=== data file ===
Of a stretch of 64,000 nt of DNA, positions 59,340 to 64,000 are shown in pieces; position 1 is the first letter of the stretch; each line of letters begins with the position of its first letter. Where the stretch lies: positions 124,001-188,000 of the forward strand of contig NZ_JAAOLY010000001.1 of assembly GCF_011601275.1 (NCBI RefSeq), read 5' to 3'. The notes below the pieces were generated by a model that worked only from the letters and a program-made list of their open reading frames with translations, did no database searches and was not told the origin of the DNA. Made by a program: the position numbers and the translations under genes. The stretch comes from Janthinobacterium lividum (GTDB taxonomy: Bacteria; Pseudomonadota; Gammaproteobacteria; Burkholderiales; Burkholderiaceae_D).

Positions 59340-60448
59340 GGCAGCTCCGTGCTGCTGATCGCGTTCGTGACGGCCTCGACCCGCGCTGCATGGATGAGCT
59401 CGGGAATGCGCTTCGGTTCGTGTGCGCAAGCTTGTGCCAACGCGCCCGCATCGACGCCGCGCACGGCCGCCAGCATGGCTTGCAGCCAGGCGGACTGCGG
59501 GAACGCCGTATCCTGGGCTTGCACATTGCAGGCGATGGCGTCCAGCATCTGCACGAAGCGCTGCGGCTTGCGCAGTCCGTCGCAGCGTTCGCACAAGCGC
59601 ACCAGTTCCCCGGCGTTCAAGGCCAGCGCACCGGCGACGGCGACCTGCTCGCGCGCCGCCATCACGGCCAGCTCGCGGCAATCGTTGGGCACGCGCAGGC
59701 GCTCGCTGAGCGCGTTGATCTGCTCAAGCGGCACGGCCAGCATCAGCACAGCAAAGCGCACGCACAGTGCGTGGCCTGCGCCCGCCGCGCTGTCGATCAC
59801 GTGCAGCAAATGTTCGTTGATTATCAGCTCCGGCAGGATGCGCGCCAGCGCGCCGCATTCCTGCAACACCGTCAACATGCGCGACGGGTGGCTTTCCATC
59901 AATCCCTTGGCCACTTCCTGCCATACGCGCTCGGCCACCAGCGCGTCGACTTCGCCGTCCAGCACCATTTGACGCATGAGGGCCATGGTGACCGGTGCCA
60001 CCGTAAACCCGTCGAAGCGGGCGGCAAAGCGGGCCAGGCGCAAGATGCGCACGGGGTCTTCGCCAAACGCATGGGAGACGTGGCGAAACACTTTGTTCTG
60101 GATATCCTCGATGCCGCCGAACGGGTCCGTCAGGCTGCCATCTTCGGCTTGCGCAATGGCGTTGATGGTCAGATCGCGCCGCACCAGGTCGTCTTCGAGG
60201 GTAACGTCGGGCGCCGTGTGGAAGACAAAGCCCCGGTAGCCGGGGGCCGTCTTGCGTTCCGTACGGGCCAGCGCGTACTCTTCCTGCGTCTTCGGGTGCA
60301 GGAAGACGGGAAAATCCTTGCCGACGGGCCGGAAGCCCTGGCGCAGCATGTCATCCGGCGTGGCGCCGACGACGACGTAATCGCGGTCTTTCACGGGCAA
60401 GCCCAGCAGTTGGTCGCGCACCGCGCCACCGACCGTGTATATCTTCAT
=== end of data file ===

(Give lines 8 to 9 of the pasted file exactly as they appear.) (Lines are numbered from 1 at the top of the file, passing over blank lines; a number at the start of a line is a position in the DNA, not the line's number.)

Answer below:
59801 GTGCAGCAAATGTTCGTTGATTATCAGCTCCGGCAGGATGCGCGCCAGCGCGCCGCATTCCTGCAACACCGTCAACATGCGCGACGGGTGGCTTTCCATC
59901 AATCCCTTGGCCACTTCCTGCCATACGCGCTCGGCCACCAGCGCGTCGACTTCGCCGTCCAGCACCATTTGACGCATGAGGGCCATGGTGACCGGTGCCA